Graphic Blocks is the evolution of decorative language from the 1970’s in which decoration is the most important feature of the object. Graphic Blocks uses geometric elements as the main decorative component of the object. Caggiano sees a similarity between the “visual tangibility” of digital icons in user interfaces and the graphic blocks used in furniture and physical artifacts. In this aesthetic, you have the experience of touching graphic objects on the screen with a gestural interface, just as you can with Graphic Blocks.
Arts & Witchcraft
|Andrea Branzi – Animali Domestici||Andrea Magnani – Cpteubzeslub marble table|
Unlike the prior design languages, which are suitable for mass market distribution, Arts & Witchcraft is more personal, underground, and exploratory for the designer. Arts & Witchcraft is an evolution of Anthropological language and is “not so easy to sell”, but “it tells something about the world we live in.” Arts & Witchcraft blends aesthetics found in hermeticism and alchemy to reflect on the magic that is experienced in the power of digital technology we now wear and use daily. As the power of digital techonology increases and pervades our lives, we experience a increasing sense of wonder. The “desktop” and “file” user interface metaphors are meant to bridge the gap between our physical context and the mysterious digital realm over which we have command. Now your phone can talk to you, you can talk to it, it knows where you are, it can answer any question, can find help, and it knows what you need. Arts & Witchcraft is an acknowledgement of the super-powers we now have in our pockets, bike messenger bags, and wrists. Magic, a cognitive metaphor, has been an explanation for process that have not been understood. As with the other design languages, Arts & Witchcraft provides a cognitive metaphor for managing our relationship with the awesome power of digital technology.
Enchanted Objects and Distributed Interface
Caggiano concludes by discussing David Rose’s Enchanted Objects. Enchanted Objects posits that we will evolve away from slabs of black glass crammed with apps. It imagines a future where technology combines itself with real-world objects which are dedicated to one specific tasks. Enchanted objects are always at hand, never intrusive, and do not overwhelm with multi-purpose functions.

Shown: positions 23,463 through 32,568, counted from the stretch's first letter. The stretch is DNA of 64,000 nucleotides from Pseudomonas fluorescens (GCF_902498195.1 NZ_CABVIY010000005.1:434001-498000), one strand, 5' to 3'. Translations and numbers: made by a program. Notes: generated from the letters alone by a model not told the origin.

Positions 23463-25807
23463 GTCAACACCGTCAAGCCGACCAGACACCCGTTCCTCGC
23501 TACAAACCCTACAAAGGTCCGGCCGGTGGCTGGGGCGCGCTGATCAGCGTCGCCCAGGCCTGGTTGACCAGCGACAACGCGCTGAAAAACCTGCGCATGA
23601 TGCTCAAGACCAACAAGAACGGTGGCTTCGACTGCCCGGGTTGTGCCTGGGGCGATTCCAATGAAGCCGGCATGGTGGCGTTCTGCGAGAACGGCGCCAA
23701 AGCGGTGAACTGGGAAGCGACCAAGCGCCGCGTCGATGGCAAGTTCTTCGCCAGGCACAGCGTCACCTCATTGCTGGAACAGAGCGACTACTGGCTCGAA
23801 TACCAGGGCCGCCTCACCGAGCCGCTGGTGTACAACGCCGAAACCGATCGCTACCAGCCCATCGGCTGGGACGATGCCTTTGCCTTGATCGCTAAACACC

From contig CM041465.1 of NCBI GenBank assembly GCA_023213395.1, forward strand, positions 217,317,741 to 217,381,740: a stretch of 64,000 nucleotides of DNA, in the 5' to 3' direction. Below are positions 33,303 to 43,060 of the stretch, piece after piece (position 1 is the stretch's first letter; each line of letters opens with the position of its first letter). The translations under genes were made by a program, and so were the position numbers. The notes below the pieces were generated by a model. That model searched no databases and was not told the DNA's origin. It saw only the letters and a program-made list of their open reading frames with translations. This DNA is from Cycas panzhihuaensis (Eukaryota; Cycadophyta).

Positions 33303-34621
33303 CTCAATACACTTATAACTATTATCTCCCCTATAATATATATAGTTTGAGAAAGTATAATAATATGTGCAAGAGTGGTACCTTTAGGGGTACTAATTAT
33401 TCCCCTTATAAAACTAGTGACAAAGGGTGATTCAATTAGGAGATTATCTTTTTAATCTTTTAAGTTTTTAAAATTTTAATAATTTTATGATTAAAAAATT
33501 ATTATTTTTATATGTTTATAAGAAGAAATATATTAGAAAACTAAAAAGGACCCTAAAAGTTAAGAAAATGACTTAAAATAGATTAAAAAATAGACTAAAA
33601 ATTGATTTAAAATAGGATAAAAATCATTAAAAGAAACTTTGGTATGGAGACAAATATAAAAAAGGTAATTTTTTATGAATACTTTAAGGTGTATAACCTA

For Caggiano, Enchanted Objects incorporate many of the design languages he discusses in the talk. Graphic Blocks are visually tangible interfaces; not digital, but ones you can touch. Transitional Objects, Obvious Construction, and Arts & Witchcraft all serve to ameliorate our relationship with digital technology. These objects are aestheticall clean, transitional, and obviously constructed–something you can understand at first glance. They are “simple in their aesthetics, cognitively manageable, and digitally augumented–magic, but not too much.” Caggiano envisions a world where each object is an app, with a single function. All the objects in your life will be the distributed interface. “An enchanted world,” says Caggiano is where “digitality is not overwhelming but is something that enhances your life…makes it better.”
The final object he presents is the Volee lamp by Odoardo Fioravanti. This lamp expresses the Transitional Objects, Graphic Blocks, and Obvious Construction languages. It has no on/off switch. To turn it on, you pass your hand beneath it; it is magic, but not too much. It does not have a screen or a complicated interface.
Unlike a refrigerator with with apps crammed into a black glass slab, the lamp is a single purpose device that does not overwhelm or increase anxiety. The refrigerator is an imposing monolith that confronts you with too much functionality and conflates its primary function with extraneous information processing services.